Arts and Humanities

Publication Date



Technical communicators employed as policy and procedure writers regularly seek innovative strategies to deliver quality documentation in the workplace. The task of writing an effective document is a progressive process that begins with identifying the audience, confirming the most appropriate type of document for the respective audience and ends with the publishing of a policy and procedure that audience is able to easily read, comprehend and implement. To achieve this goal, technical writers may adhere to internal documentation standards created by themselves, their organizations or external technical writing methods created by outside vendors. Over 300,000 technical communicators that write policies and procedures utilize the Information Mapping technical writing format, created by Robert Horn and marketed under Information Mapping, Incorporated. Aspects of the long-term technical writing standard may now be on the path to becoming obsolete due to lack of clarity and quality measures and the proliferation of technology and audience analysis strategies. This paper explores the ambiguities associated with Information Mapping utilized to create policies and procedures, such as its effectiveness, formatting techniques and one size all approach to documentation.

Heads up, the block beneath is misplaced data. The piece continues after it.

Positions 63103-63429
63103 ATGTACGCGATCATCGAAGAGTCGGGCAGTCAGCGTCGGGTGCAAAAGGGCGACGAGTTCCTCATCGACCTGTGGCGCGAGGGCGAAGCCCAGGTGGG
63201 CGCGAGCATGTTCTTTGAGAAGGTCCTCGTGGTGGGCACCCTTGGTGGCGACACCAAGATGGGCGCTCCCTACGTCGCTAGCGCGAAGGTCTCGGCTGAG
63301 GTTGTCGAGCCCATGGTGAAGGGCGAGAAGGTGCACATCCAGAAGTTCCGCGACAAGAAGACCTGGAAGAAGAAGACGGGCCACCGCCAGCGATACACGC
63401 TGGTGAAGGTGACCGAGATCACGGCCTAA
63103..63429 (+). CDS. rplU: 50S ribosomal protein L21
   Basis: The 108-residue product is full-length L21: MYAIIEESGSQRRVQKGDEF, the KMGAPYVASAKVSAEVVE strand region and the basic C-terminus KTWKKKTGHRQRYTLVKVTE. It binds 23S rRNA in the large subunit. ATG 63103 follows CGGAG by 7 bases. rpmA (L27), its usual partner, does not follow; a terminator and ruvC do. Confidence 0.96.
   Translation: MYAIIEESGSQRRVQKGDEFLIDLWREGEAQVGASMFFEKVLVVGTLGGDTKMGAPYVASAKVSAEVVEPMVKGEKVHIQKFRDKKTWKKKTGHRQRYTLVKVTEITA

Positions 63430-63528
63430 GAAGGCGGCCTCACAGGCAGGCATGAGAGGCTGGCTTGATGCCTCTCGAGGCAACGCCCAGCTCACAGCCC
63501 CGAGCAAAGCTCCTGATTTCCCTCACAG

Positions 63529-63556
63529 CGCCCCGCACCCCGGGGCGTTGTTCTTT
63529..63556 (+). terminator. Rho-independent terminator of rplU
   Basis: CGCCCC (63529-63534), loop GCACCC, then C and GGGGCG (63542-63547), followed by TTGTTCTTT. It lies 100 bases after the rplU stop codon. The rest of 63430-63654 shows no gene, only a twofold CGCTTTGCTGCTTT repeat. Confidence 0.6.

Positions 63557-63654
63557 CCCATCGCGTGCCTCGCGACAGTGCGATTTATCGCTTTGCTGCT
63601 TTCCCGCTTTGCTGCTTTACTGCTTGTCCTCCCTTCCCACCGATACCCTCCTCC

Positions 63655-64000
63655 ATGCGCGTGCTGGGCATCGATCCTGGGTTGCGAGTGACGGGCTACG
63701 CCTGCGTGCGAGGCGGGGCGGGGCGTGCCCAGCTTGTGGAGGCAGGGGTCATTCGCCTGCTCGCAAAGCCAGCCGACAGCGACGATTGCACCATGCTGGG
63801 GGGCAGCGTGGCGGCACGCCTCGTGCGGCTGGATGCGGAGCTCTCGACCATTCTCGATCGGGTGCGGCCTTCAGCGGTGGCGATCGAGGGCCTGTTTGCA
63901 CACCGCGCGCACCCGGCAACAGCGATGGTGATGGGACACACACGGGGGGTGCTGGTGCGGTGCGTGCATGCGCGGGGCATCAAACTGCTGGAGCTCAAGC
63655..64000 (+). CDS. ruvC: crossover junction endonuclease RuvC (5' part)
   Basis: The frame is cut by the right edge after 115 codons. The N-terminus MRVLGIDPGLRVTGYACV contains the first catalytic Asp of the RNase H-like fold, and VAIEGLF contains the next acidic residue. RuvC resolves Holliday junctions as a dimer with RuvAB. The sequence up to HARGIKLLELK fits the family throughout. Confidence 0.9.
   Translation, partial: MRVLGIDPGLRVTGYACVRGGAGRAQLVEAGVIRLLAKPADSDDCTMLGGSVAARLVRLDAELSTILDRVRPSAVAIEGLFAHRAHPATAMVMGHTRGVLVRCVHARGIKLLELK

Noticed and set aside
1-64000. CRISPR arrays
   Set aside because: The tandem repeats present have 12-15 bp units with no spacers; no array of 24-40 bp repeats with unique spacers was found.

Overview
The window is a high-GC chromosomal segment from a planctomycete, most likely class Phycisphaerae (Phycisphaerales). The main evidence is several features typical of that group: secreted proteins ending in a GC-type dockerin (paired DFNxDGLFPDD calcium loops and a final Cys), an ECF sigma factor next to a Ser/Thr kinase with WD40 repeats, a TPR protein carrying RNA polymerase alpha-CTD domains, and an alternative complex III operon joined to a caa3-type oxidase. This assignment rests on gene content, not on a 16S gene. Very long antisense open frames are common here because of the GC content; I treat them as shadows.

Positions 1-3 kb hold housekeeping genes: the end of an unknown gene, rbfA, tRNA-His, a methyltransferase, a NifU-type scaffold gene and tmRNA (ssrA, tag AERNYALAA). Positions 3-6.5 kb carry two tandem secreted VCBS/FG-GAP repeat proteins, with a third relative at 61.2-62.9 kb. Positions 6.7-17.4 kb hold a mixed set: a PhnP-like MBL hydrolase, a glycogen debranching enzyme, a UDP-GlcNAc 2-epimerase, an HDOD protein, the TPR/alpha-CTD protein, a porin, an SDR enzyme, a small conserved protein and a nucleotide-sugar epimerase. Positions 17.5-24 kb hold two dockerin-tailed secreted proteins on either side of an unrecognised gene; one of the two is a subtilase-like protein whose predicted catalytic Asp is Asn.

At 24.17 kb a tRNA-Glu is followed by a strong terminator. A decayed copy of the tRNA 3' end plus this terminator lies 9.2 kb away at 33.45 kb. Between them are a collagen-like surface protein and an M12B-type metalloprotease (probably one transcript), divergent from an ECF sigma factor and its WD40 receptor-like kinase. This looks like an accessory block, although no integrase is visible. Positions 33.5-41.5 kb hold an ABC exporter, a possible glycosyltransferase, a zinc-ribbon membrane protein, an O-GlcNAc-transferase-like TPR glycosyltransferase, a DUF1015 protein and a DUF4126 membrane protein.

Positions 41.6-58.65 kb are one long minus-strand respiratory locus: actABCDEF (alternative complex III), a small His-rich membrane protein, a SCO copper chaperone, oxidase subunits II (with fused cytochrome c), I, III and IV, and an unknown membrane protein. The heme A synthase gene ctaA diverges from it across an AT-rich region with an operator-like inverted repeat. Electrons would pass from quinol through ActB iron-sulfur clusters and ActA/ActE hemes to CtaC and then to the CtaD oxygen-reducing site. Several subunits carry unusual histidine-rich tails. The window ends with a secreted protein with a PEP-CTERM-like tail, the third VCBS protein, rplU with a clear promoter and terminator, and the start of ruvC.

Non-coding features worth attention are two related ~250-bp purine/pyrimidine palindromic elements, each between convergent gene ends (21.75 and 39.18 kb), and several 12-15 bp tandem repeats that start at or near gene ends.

Instructor’s Name

Jennifer Veltsos


Master of Arts in English, Technical Communication Option

Document Type


Creative Commons License

Creative Commons Attribution-NonCommercial 4.0 International License
This work is licensed under a Creative Commons Attribution-NonCommercial 4.0 International License